March 25, 2021 – Sometimes, medical expertise isn’t enough to produce the best patient outcomes. A bond of trust and mutual understanding between provider and patient can positively impact a patient’s barriers to care, affording patients the confidence to take ownership of their own health journey.
UF maternal-fetal medicine fellow Kendra Sylvester-Armstrong, M.D. ’14, the first African-American graduate of the UF College of Medicine to enter the UF OB-GYN residency program, understands the barriers to care and increased risks many women of minority backgrounds face in this country. African-American women experience an increased risk of maternal mortality, and their babies face risk of pre-term delivery and complications of prematurity. That’s why she is passionate about building relationships with her patients that surpass basic medical care.
“When I walk into a patient’s room, I can sometimes see their eyes light up when they see their doctor looks like them. They know, ‘My doctor understands me.’ That feeling alone can help get a patient to come to all their prenatal appointments and build the trust needed to mitigate further complications of pregnancy,” Sylvester-Armstrong says. “All patients want expertise, but they also want someone who can understand and rationalize with them.”
Sylvester-Armstrong says part of why she entered the field of medicine is to “bridge the gap” between medical practitioners and the African-American community, the latter of whom have experienced more than a century of discriminatory medical practices and a lack of access to care compared to their white counterparts. She believes “education is key to living a long life,” and that education occurs when a rapport is created between patient and provider.
“My family is from Dominica in the Caribbean, where many people think of the hospital as merely a place where you go to die. I wanted to change that perspective for them, and the best way I knew how was to enter a career in medicine,” she says.
As a fellow in the UF maternal-fetal medicine program, Sylvester-Armstrong also has the opportunity to educate the next generation of physicians. A winner of the Resident Teacher of the Year Award and the Society of Teaching Scholars Outstanding Resident Educator Award, Sylvester-Armstrong makes sure her learners gain one piece of knowledge from each patient interaction.
“After seeing a patient with medical students and residents, we do one- or two-minute ‘doc talks,’” she says. “I ask them, what key information do you need to keep from this patient, and what can you do to build upon this information on your next patient encounter?”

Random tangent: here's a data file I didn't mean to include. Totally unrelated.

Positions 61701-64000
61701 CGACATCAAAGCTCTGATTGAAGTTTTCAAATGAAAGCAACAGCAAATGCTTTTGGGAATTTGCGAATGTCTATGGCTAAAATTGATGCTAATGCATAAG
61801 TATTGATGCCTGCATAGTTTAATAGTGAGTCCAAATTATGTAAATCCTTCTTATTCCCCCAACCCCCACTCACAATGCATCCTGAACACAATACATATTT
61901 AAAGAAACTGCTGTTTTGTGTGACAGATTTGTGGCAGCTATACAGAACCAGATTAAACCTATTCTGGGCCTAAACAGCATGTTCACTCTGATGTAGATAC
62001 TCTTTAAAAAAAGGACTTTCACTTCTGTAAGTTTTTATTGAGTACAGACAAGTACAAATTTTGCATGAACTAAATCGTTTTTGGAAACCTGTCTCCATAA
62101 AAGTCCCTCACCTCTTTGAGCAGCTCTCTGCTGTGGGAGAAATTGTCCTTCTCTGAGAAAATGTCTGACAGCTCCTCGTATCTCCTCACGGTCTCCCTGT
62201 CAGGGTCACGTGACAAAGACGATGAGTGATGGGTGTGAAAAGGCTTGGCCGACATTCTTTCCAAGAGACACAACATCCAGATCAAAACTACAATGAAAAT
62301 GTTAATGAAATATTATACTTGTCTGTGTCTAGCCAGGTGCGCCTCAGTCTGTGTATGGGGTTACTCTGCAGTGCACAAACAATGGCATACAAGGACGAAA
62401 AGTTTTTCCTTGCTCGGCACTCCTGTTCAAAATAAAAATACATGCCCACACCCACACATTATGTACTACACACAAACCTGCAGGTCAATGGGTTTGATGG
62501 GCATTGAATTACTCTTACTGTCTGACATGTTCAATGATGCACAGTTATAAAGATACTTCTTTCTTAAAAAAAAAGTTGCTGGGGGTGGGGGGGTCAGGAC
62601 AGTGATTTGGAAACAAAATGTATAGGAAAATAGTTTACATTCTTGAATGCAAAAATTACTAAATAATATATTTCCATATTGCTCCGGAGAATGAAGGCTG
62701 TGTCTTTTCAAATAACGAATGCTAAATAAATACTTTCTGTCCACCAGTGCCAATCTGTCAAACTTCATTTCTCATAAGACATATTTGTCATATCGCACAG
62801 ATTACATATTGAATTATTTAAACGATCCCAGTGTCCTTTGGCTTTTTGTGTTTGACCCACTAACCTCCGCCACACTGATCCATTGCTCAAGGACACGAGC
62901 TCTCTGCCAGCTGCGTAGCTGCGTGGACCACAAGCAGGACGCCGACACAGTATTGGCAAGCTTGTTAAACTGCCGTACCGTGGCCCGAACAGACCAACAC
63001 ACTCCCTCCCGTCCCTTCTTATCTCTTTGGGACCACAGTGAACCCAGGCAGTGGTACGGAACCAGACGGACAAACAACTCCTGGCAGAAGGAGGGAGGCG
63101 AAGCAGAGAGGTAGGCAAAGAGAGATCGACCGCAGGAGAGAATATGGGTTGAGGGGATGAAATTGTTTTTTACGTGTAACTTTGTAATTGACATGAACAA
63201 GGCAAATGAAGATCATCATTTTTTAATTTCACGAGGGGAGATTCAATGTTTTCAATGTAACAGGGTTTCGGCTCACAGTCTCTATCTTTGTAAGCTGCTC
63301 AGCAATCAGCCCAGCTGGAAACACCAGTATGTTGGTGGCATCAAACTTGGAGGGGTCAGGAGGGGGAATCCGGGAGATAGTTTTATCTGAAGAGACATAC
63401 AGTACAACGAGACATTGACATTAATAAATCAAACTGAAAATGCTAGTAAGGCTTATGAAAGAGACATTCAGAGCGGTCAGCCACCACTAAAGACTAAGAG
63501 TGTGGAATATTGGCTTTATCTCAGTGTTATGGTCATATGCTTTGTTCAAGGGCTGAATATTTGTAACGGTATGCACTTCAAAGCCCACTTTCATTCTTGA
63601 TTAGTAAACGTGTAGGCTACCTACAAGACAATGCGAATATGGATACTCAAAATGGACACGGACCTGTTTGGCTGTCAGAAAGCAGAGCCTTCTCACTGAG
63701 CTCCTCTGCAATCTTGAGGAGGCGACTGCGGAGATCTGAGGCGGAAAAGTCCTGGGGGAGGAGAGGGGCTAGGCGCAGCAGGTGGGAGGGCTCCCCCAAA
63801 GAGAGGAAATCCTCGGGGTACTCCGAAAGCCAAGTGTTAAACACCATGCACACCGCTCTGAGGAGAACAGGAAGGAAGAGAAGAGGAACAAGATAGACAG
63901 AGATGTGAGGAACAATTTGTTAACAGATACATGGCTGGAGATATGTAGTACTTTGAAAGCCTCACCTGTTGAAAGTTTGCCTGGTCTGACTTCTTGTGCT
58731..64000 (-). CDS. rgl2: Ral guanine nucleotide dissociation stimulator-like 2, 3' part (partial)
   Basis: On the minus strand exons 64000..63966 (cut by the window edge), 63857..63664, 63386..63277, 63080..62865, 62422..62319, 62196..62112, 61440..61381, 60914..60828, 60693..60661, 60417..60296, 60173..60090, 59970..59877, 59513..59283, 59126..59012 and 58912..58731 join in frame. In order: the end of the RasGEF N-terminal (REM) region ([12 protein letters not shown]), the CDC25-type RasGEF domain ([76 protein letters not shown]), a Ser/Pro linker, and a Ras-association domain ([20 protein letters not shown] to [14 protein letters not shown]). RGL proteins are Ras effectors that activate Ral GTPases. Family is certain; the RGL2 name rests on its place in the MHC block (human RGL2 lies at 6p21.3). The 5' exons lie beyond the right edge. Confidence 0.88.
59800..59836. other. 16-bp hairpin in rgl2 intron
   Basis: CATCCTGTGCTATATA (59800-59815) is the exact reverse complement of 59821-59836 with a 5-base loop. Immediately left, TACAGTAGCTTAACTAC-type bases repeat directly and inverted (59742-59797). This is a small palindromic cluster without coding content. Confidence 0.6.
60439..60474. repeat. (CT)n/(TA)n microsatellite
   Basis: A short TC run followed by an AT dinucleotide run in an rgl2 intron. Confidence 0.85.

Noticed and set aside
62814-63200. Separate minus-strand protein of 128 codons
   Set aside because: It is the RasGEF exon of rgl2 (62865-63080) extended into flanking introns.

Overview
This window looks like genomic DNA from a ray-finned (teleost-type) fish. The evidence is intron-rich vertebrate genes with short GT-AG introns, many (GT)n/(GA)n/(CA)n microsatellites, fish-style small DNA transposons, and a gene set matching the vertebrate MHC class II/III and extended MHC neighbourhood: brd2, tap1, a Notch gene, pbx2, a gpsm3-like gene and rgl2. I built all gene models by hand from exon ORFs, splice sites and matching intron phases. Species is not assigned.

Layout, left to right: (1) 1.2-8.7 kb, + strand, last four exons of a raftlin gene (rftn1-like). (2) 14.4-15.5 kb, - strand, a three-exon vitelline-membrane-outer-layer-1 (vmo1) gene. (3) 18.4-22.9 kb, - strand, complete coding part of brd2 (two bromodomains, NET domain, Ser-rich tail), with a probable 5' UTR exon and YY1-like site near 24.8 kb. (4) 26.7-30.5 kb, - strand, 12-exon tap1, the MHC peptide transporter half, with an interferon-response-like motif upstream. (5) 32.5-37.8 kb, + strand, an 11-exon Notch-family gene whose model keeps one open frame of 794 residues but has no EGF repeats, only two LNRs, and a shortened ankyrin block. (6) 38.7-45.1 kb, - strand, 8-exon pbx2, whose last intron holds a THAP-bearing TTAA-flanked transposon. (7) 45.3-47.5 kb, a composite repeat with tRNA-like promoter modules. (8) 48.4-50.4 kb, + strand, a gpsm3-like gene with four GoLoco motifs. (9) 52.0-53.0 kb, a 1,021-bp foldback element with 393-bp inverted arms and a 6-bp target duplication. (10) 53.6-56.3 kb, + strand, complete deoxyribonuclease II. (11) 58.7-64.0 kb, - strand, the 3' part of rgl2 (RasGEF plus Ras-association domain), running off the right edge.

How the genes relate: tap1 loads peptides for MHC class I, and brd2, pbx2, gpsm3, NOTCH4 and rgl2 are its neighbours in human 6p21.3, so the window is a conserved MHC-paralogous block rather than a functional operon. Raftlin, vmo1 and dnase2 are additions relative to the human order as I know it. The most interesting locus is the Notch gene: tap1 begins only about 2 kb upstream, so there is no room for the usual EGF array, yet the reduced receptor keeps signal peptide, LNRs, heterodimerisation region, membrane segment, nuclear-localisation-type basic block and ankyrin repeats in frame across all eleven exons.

Sylvester-Armstrong credits her own training at the UF College of Medicine for teaching her invaluable lessons that she imparts to her students and residents today. Though she describes medical school as attempting to “drink from a firehose,” the daunting tasks were made easier with mentorship from UF College of Medicine faculty in the UF Department of OB-GYN like Shireen Madani Sims, M.D., Dikea Roussos-Ross, M.D. and Robert Egerman, M.D.
“We had great mentors both in and out of the classroom. Dr. Kyle Rarey always told us, ‘Just keep swimming.’ I’ve never forgotten that. Today, I take setbacks with a grain of salt and keep moving on. When I needed to cry, Dr. Donna Parker (UF Health pediatrician and associate dean of diversity and health equity) was always there. She’s still a staple in my life,” Sylvester-Armstrong says. “Dr. Duff is the main reason I decided to become a maternal-fetal medicine specialist. His teaching style is something I truly aspire to every day, and his patients love him.”
Patrick Duff, M.D., associate dean for student affairs and director of the UF Maternal-Fetal Medicine Fellowship Program has worked with Sylvester-Armstrong almost daily for seven years, and he says her skills and qualifications are boundless.
“I have admired her thoughtfulness, quiet intelligence, clinical competence, maturity, good humor, grace under fire and remarkable humility,” Duff says. “Kendra is an exceptional physician and an even better person.”
Sylvester-Armstrong looks forward to a long career in a field that allows her to be a shoulder to lean on for women often facing the most vulnerable and rewarding times in their existence: bringing a new life into this world. For Sylvester-Armstrong, bearing witness to these moments is equally as rewarding and life-changing for her.
“I look forward to one day being that seasoned physician who takes care of generations,” Sylvester-Armstrong says. “When you take care of one woman, you are indeed taking care of her entire family. And when you’re lucky, you become a part of that family. That’s what makes it all worth it.”